This sobering Google spreadsheet provides a record of all mass and spree shootings that have occurred in the US over the last 30 years. Aside from the usual stats — such as the name of the perpetrator, location, number of fatalities — it also includes a summary of the crime, any known motive of the killer, and whether or not they had a confirmed history of mental illness.

It’s well-sourced and updated five minutes, having unfortunately grown quite a bit over the last couple of years (coinciding with other reports that have found a decline in mass shootings despite an overall drop in crime). Needless to say, it’s a somber read, and an awful reminder of the unusually high incidence of gun massacres in this country — reasons that will be explored for another day. 

Guns and Freedoms

By my observation, a good number Americans justify gun ownership on the basis of defending themselves, individually or collectively, against government tyranny (however it may manifest). Setting aside the feasibility of armed civilian resistance (which is a different discussion altogether), I find it interesting that the US seems to be the only stable, long-lived democracy for whom a significant proportion of citizens feel the need to keep the state in check through arms.

By my knowledge, every other free and democratic society doesn’t rely on armed civilians to ensure that their rights aren’t violated — or at least they don’t feel the need to. Indeed, many of the countries that perform better than the US in metrics of civil liberty, economics, and government transparency have no such political rhetoric attached to gun ownership. Among wealthy, industrialized democracies, America is an interesting outlier.

But why is this the case? What are other successful — often more successful — democracies doing  in order to preclude the need for armed citizenry?  And what are the implications of this curiously adversarial power dynamic? What does it say about the nature of our government, society, and culture? I have my own ideas, but I’d rather leave the floor to you all.

Thoughts of the Day

  • Another day, another senseless act of violence (in reference to the recent events in Colorado). No one ever goes to a mall, theatre, or school expected to be gunned down for no good reason. We don’t wake up thinking this day will be our last. We go about our lives completely oblivious to the fragility and finiteness of our existence. Perhaps that’s a merciful thing, since it would no doubt depress us and lead to much anxiety (which would defeat the purpose of living every moment with appreciation and gusto). Maybe we should just keep it in the back of our minds at least.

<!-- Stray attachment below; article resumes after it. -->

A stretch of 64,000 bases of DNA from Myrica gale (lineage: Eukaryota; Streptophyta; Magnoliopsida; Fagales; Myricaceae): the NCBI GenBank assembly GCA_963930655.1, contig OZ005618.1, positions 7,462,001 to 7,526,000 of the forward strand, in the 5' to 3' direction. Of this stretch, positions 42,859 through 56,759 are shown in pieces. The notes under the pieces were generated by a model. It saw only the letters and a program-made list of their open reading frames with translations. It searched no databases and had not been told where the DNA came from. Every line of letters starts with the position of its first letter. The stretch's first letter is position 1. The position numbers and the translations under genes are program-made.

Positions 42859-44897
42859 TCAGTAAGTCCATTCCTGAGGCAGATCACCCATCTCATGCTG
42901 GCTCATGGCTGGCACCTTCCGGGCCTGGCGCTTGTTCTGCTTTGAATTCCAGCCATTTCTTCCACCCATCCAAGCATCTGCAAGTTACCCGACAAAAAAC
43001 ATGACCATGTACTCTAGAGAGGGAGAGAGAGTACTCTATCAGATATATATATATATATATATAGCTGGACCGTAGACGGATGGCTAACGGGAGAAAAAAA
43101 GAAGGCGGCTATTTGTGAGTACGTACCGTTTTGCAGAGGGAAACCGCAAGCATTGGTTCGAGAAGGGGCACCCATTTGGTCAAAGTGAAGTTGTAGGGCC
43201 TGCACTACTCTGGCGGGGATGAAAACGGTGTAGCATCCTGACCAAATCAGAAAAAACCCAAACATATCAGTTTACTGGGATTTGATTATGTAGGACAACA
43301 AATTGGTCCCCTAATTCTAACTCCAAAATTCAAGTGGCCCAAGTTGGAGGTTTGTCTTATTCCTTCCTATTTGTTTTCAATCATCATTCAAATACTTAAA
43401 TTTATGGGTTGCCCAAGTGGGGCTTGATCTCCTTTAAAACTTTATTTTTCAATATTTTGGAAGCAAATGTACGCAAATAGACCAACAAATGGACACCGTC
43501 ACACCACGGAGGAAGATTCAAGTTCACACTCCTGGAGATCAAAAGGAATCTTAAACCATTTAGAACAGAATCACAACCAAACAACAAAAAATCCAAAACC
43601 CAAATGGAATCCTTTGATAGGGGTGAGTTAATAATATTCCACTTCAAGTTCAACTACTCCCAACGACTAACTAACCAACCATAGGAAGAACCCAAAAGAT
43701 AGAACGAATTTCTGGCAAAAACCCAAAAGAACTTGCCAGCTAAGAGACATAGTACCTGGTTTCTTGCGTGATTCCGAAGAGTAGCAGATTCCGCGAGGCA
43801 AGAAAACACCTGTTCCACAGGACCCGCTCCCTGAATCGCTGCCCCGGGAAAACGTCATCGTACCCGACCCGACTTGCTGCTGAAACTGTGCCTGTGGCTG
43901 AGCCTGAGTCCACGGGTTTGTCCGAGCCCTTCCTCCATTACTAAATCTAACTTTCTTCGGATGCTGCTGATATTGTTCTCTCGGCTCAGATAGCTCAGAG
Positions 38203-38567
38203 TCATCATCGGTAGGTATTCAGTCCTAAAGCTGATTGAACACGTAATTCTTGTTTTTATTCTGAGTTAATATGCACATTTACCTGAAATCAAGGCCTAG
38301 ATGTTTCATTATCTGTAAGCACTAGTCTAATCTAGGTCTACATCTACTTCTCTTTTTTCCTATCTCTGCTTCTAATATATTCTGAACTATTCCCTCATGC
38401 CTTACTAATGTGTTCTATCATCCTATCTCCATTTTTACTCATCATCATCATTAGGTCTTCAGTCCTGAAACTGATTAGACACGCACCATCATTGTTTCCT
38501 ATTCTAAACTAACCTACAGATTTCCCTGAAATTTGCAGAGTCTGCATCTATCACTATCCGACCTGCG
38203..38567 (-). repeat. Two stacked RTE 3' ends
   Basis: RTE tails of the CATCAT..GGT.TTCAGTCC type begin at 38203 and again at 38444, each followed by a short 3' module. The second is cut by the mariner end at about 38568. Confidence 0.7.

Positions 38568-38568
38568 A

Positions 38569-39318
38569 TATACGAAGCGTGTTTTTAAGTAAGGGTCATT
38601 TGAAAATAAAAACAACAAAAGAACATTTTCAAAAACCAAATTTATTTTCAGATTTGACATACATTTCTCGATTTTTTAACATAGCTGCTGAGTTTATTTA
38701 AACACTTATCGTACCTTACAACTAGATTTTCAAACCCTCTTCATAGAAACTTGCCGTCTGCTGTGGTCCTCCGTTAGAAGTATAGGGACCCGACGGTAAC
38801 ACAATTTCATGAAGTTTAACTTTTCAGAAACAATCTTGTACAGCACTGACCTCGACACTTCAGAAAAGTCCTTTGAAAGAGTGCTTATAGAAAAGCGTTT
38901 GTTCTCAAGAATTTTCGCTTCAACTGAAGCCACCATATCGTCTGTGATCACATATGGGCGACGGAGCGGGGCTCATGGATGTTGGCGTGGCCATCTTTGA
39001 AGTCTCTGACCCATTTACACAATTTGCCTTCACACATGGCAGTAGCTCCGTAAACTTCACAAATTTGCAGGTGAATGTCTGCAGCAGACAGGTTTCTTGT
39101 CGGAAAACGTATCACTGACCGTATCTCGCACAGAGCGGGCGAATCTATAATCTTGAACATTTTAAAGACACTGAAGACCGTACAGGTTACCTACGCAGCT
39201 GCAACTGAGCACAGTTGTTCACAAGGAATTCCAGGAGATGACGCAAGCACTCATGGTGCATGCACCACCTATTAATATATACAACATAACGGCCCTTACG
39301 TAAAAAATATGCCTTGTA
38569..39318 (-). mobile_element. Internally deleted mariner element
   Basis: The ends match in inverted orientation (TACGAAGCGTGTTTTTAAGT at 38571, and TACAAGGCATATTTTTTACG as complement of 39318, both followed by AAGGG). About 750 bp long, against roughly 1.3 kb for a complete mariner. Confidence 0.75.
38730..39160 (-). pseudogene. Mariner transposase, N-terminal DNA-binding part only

• In just about every one of these massacres I read about, there is  at least one incidence, if not several, of people sacrificing themselves to save their loved ones (or even total strangers). It’s such a strange juxtaposition of human nature: at the very same time that someone is senselessly murdering others, people are unflinchingly giving their lives to save each other. I wonder if I am capable of that sacrifice? The best or worst aspects of us can emerge during such tragedies. I hope I never have to find out.
  • Colorado, where the recent gun massacre occurred, has one of the loosest gun regulations in the country: there are no limits on assault weapon ownership, no limits on handgun purchases per month, and no permits or licenses required for gun ownership. The state has no authority to regulate guns, while safety measures such as safety lock requirements are nonexistent. With all that said, most research I’ve read suggests that gun policies, whether strict or loose, have little to no effect on gun violence. Instead, the underlying causes are child poverty, a lack of mental health services, socioeconomic inequality, and a lack of community cohesion.
  • The US has a woefully inadequate mental health system, with among the fewest people receiving psychiatric help of any developed nation. Now, many of these mental health clinics are closing down or facing budget cuts, including in public school and prisons. Imagine the consequences of this.